(This was reprinted and revised from the article I had written on Model Electronic website, on Oct 15, 2011.)
On the last post, I wrote that JASRAC basically covers Synchronization Rights as well as other publishing rights, as opposed to ASCAP, BMI, and SESAC focusing on Performance Rights, or Harry Fox focusing on Mechanical Rights. This time I’ll explain how JASRAC defines and covers these rights. I hope this helps you understand our domestic situation around licensing and publishing business, especially if you’re non-Japanese publishers or composers who are looking for sub-publishers in Japan.
How JASRAC defines and covers the publishing rights
JASRAC issues a brochure called “Guide to the Copyright Trust Contract and Membership (English edition, you can download the PDF on “Membership Requirement” page)” where you can see not only what kind of copyrights JASRAC covers but also how these rights are handled in a day-to-day music business in Japan. In the chapter 3. Choices in the Extent of Trust of Rights, there is a chart describing categories of rights and actual utilization forms. I re-visualized and added a few words to the chart for your better understanding, but its basic structure remains the same.
“Basically, JASRAC is entrusted with and administers any and all copyrights owned and to be owned by Trustor. However, Trustor may exclude a part of his/her copyrights from the ones entrusted to JASRAC. Trustor may exclude his/her rights from JASRAC’s administration in accordance with the classification of categories of rights or utilization forms shown below. Please note that Trustor CANNOT exclude on a per work basis.”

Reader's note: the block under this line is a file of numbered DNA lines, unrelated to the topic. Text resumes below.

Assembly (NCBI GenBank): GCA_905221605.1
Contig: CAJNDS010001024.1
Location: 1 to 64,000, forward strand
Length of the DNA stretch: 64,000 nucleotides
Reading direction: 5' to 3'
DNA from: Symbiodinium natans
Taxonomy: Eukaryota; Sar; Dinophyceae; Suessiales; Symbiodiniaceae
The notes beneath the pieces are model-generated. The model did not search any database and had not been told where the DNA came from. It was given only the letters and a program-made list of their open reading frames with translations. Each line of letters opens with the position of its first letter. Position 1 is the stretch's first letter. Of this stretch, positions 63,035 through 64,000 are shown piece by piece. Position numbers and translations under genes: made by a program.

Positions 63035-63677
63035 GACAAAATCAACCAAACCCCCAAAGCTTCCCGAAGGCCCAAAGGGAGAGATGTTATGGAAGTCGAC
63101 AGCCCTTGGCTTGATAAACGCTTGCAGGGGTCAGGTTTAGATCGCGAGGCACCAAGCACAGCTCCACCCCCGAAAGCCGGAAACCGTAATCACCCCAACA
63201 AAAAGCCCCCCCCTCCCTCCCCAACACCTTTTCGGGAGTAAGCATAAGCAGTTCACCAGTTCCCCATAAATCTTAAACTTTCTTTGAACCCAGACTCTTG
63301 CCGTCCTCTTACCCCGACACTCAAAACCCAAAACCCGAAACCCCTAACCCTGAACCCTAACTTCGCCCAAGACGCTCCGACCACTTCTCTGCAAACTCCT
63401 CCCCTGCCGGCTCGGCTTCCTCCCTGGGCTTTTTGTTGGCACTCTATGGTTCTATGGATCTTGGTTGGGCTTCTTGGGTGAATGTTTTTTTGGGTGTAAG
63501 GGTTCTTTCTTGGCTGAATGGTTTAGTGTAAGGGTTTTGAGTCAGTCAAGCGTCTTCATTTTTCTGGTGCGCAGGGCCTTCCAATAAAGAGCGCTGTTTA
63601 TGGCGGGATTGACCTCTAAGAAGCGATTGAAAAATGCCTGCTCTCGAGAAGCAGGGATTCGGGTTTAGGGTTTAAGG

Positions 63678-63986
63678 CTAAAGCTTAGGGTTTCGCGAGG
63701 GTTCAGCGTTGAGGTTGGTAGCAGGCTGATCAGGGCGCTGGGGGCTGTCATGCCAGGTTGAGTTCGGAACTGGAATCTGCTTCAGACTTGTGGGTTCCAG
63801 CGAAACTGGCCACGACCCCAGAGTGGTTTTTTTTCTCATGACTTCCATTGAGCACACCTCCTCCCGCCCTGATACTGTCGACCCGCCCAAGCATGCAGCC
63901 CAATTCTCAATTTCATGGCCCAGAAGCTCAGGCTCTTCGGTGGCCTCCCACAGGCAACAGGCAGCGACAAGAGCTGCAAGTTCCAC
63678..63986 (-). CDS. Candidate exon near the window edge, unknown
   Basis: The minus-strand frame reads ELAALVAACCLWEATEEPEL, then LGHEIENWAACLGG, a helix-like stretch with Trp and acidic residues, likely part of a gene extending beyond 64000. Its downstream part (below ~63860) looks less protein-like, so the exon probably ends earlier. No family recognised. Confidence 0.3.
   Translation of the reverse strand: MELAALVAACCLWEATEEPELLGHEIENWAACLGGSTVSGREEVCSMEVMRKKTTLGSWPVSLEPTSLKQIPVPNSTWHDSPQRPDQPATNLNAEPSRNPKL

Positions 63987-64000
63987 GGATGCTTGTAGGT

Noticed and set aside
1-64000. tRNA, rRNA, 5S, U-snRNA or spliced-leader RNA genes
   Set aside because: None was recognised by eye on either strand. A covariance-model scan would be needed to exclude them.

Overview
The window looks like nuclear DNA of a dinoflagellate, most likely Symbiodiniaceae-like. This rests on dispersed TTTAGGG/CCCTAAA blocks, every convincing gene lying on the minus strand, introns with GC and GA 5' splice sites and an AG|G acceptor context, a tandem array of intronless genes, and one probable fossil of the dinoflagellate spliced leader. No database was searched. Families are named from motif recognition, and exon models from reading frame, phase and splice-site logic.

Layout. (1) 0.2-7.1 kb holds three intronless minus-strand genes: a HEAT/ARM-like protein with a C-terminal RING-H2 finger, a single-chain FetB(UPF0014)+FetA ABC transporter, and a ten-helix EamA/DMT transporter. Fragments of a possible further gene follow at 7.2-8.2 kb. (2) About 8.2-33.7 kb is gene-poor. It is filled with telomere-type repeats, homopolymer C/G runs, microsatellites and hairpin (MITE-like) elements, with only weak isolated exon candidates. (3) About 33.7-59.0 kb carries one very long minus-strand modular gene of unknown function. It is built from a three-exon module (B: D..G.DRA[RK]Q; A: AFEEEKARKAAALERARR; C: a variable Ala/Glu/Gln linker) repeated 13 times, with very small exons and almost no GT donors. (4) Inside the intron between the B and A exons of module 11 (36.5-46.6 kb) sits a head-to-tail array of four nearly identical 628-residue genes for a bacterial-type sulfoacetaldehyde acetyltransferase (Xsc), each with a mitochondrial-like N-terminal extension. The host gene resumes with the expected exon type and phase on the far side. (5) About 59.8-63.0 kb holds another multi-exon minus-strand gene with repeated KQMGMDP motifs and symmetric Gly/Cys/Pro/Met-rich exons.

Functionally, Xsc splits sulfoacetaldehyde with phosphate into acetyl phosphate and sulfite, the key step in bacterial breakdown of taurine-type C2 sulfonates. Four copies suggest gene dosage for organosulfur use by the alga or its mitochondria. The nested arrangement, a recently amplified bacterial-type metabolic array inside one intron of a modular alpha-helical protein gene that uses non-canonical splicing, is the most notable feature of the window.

Definition and dimension of Mechanical Rights in Japan
You might have noticed something different if you have been familiar with categorization/definition of copyrights in the US. Yes, Mechanical Rights in this chart is not the same as what you normally think of. As you can see supplemental remarks below the chart, JASRAC apparently defines Mechanical as including the (so-called) Synchronization usages such as 5) to 8), which is as contrasted with the general definition that Mechanical Rights should be regarded as different or separated from Synchronization Rights (or vice versa).
To quote Harry Fox Agency’s definition, a mechanical license “grants the rights to reproduce and distribute copyrighted musical compositions (songs) on phonorecords (i.e. CDs, records, tapes, and certain digital configurations)”. As it says, the term Mechanical is normally related to reproduction and distribution of PHYSICAL/DIGITAL MEDIA (format, container) such as CDs, DVDs, digital files, etc.
Certainly, we could understand the usages 5) to 8) from the point of view of MEDIA on which the musical compositions were recorded/reproduced/distributed. But then, where can we find the Synchronization Rights? Don’t they particularly distinguish usages of music being “synchronized with visual images” from other “music alone” usages? Does it mean they care about only “on what” the music compositions work, not “how”?
Mechanical Rights = Recording Rights?